As elsewhere, environmentalists have observed abnormal weather conditions in Balochistan like out of season rainfall and rise in temperature over the past four to five years.
Although there are no major industrial or metropolitan regions in Balochistan, the spillover impact of climate change is visible in the province.
Quetta Valley — located at an altitude of 5,500 feet (1,675m) above sea level and stretching over an area of 2,653 km - has witnessed a considerable rise in peak summer temperatures in recent years.
“In the summer, the temperature in Quetta rose to 44 degrees Celsius. This was unheard of six decades ago,” Faiz Kakar, manager of the Balochistan chapter of the International Union for Conservation of Nature (IUCN), told The Express Tribune. “We are seeing sudden, violent rainfall which is more harmful than useful. There used to be three or four spells of showers during the monsoon season, but now the rains are out of sync with the weather cycle of the valley, either it is an unexpected heavy downpour, creating a deluge or no rainfall for five to six months, he said.
For the past several years, there has been no snow at all in the Quetta city, though the mountains surrounding it do receive light snow each winter. The city used to get a good share of white winters in the past few decades.
“The month of September has never been so hot. Similarly, the weather remains cold until May, which used to be a hot month. These are definitely abnormalities,” says Kakar. “It is now October and the temperature is 31 degrees Celsius in Quetta. This has never happened before.”
Irfan Baig, a Quetta-based expert and author of the recent book Natural Disasters in Pakistan, says that climate change has affected production and quality of fruit.
“The province witnessed prolonged drought from 1997 to 2003 and the government has done nothing to overcome the crisis. The people are still suffering,” he said.
Winters in Quetta and other parts of Balochistan have become shorter. “There used to be snowfall in the middle of November, but now it doesn’t come until the end of January. It gets very cold but there are fewer overall days of cold,” Baig told The Express Tribune.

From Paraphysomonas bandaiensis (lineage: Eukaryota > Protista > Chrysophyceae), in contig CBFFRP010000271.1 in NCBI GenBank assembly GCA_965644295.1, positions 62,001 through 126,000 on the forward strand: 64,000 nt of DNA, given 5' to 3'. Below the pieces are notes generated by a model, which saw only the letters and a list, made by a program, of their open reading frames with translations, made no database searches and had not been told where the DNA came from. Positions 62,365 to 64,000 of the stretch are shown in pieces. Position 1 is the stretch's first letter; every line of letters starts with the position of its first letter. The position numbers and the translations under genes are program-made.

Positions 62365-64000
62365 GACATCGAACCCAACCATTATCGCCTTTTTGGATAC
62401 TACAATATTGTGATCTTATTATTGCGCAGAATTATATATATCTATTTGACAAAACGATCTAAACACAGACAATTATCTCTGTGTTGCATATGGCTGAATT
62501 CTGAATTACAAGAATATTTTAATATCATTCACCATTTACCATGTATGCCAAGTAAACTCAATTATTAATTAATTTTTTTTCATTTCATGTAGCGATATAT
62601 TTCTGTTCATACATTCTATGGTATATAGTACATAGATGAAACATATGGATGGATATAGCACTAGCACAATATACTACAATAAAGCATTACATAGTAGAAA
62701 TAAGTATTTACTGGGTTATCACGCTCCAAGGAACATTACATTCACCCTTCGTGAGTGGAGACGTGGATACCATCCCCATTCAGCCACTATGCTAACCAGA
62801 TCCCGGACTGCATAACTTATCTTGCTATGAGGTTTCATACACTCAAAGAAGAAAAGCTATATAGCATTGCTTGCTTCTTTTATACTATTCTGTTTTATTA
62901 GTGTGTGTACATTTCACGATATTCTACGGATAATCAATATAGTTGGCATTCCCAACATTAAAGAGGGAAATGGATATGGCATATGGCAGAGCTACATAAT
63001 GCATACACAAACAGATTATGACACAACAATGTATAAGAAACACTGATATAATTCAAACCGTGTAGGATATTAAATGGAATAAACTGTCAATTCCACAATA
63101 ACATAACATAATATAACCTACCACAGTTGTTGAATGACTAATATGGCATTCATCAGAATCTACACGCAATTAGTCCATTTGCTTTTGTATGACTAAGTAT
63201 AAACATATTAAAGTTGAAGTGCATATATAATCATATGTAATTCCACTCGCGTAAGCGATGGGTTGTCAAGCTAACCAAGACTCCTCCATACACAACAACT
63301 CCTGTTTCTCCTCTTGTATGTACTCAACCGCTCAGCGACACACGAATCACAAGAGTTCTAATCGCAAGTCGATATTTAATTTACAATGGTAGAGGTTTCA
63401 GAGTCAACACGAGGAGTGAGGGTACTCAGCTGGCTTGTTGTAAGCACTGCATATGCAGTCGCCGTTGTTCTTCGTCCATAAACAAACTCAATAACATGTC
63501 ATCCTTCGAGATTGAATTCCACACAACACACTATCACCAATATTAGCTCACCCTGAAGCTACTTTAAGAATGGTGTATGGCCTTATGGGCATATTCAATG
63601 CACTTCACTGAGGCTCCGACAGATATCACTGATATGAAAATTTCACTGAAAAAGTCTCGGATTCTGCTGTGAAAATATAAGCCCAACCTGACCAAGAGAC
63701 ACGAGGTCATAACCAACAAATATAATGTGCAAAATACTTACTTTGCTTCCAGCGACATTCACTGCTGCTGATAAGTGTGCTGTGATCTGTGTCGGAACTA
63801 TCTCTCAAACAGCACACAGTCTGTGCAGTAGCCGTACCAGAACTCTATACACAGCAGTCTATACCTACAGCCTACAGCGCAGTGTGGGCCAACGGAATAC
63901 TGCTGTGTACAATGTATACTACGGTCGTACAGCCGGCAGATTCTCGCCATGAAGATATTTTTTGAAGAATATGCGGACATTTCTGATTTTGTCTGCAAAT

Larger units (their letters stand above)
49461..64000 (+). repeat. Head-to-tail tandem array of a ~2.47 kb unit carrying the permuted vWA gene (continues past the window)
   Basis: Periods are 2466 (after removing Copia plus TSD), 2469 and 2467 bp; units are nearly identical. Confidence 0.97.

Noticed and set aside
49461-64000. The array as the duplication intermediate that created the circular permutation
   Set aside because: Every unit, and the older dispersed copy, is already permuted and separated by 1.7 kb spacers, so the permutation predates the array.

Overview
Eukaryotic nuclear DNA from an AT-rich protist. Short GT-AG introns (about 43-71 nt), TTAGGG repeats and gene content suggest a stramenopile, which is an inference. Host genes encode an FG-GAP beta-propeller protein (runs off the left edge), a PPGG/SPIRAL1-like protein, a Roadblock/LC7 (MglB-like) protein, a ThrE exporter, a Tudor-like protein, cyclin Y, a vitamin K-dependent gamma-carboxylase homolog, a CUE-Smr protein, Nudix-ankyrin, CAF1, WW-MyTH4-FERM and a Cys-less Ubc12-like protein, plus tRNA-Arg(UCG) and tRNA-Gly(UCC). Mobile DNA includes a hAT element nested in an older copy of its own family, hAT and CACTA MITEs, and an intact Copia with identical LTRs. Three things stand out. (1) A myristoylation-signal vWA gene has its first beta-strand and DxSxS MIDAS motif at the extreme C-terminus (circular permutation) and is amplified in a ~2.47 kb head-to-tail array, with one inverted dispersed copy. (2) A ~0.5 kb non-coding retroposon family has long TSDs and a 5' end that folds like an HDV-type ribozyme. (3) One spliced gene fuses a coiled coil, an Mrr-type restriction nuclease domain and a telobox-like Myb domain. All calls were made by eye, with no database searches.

Trees in the region have been dying off on a vast scale. “Apple trees in Quetta, Mastung and the northern areas of Balochistan, and date palms in Makran have succumbed to diseases,” he said.
According to Baig, the Balochistan government has no idea how severely climate change can and will impact the province’s population and economy. “It is regrettable that our heads of government, ministers and governors have never paid attention to protecting the environment. They do not realise how important it is. The government allocates less than one percent of its budget to environmental affairs.”
Karez running dry
The Karez system — an indigenous method of irrigation in which groundwater is tapped using tunnels and underground water channels — has been vanishing slowly.
There were over a hundred Karez in Quetta and 250 in Mastung, but most of them have dried up. “There are only one or two Karez left in Mastung. Most of the areas in Balochistan were dependent on Karez. Now they are dry,” said Faiz Kakar, adding that people have responded by installing tube wells, which is against the law and hurts the environment. “The groundwater level has receded alarmingly. In the past, water was available at 100 or 200 feet but now it has dropped to beyond 800 feet,” he notes.
According to Wasa, there are now more than 5,000 illegal tube wells in Quetta and its surrounding areas. “A few years from now, Quetta will be completely dry,” said a Wasa engineer, in a dire prediction.
Balochistan witnessed another drought this summer. There have been no rains in Zhob, Musa Khail, Kohlu, Barkhan and Dera Bugti which has drastically affected the agriculture and livestock of these districts.
Published in The Express Tribune, November 15th, 2014.
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